AbstractPossible modifications to ocean temperature in the Barents Sea induced by climate change are explored. The simulations were performed with a coupled ice–ocean model (CIOM) driven by the surface fields from the Canadian Regional Climate Model (CRCM) simulations. CIOM can capture the observed water volume inflow through the Barents Sea Opening. The CIOM simulation and observations suggest an increase in the Atlantic water volume inflow and heat transport into the Barents Sea in recent decades resulting from enhanced storm activity. While seasonal variations of sea ice and sea surface temperature in CIOM simulations are comparable with observations, CIOM results underestimate the sea surface temperature but overestimate ice cover in the Barents Sea, consistent with an underestimated heat transport through the Barents Sea Opening. Under the SRES A1B scenario, the loss of sea ice significantly increases the surface solar radiation and the ocean surface heat loss through turbulent heat fluxes and longwave radiation. Meanwhile, the lateral heat transport into the Barents Sea tends to increase. Thus, changes in ocean temperature depend on the heat balance of solar radiation, surface turbulent heat flux, and lateral heat transport. During the 130-yr simulation period (1970–2099), the average ocean temperature increases from 0° to 1°C in the southern Barents Sea, mostly due to increased lateral heat transport and solar radiation. In the northern Barents Sea, ocean temperature decreases by 0.4°C from the 2010s to the 2040s and no significant trend can be seen thereafter, when the surface heat flux is balanced by solar radiation and lateral heat transport and there is no notable net heat flux change.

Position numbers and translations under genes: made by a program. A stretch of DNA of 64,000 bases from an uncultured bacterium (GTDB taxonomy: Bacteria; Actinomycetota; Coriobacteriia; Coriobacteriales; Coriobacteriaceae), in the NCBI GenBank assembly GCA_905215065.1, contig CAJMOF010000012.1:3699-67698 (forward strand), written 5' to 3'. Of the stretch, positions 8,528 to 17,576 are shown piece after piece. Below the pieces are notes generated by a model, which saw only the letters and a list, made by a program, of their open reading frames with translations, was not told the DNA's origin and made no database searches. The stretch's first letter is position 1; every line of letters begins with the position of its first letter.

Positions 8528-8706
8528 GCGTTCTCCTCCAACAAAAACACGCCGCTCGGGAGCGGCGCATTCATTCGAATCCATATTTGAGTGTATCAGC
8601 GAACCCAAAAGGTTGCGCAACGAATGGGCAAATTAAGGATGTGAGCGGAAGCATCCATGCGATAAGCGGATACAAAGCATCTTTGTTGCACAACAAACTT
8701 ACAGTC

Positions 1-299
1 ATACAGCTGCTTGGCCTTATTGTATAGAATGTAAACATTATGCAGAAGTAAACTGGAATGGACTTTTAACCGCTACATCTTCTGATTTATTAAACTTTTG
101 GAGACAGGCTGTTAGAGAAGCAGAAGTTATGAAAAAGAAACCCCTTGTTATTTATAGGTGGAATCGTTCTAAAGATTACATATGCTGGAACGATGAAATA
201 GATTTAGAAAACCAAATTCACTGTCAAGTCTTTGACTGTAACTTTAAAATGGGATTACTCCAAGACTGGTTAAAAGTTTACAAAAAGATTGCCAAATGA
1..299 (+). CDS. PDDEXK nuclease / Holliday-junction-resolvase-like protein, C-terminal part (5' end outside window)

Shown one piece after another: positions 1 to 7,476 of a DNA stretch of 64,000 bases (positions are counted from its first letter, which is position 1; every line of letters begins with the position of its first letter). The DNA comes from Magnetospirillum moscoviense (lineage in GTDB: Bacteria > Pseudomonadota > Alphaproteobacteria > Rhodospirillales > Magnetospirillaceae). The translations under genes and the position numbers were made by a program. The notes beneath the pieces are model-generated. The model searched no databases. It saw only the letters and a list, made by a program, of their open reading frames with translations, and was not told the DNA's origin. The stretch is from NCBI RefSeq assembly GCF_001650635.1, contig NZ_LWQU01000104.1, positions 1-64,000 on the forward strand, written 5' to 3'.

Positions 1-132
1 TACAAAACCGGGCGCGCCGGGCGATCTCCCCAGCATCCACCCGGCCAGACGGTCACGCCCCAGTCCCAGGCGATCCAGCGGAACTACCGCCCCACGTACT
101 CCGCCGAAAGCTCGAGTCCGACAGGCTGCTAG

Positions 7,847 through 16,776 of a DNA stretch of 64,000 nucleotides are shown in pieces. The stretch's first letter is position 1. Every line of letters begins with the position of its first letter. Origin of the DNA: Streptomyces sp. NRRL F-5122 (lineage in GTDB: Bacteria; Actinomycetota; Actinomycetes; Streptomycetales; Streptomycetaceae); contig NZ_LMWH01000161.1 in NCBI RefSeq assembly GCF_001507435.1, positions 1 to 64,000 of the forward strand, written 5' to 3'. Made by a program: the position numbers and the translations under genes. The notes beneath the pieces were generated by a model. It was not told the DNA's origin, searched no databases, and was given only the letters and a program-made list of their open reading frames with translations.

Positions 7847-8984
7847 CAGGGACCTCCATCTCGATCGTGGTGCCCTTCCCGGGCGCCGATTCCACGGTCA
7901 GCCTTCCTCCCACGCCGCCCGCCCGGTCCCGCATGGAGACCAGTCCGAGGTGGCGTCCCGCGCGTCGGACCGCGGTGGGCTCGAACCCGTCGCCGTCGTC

Journal of Climate – American Meteorological Society
Published: Aug 3, 2017
It’s your single place to instantly
discover and read the research
that matters to you.
Enjoy affordable access to
over 18 million articles from more than
15,000 peer-reviewed journals.
All for just $49/month
Query the DeepDyve database, plus search all of PubMed and Google Scholar seamlessly
Save any article or search result from DeepDyve, PubMed, and Google Scholar... all in one place.
Get unlimited, online access to over 18 million full-text articles from more than 15,000 scientific journals.
Read from thousands of the leading scholarly journals from SpringerNature, Elsevier, Wiley-Blackwell, Oxford University Press and more.
All the latest content is available, no embargo periods.
“Hi guys, I cannot tell you how much I love this resource. Incredible. I really believe you've hit the nail on the head with this site in regards to solving the research-purchase issue.”Daniel C.
“Whoa! It’s like Spotify but for academic articles.”@Phil_Robichaud
“I must say, @deepdyve is a fabulous solution to the independent researcher's problem of #access to #information.”@deepthiw
“My last article couldn't be possible without the platform @deepdyve that makes journal papers cheaper.”@JoseServera